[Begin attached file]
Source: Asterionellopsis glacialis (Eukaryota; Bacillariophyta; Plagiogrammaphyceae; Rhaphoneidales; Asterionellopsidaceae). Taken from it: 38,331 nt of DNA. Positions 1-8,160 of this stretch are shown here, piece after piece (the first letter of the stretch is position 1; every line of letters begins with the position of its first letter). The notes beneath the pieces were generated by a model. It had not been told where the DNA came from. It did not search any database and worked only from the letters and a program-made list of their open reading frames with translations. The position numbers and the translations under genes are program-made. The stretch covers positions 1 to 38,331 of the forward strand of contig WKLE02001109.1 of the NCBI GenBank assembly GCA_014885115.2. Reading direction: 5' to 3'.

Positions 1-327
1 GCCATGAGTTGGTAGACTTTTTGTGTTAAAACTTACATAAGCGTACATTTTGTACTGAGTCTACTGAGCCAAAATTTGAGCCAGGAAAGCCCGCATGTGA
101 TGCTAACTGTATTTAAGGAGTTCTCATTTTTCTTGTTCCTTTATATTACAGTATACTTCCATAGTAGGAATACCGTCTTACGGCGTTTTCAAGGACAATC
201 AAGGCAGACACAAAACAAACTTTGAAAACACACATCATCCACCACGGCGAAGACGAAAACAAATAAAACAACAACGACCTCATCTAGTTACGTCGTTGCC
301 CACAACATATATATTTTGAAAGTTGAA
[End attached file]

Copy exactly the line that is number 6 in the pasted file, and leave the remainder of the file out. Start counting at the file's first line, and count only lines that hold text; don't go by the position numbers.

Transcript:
301 CACAACATATATATTTTGAAAGTTGAA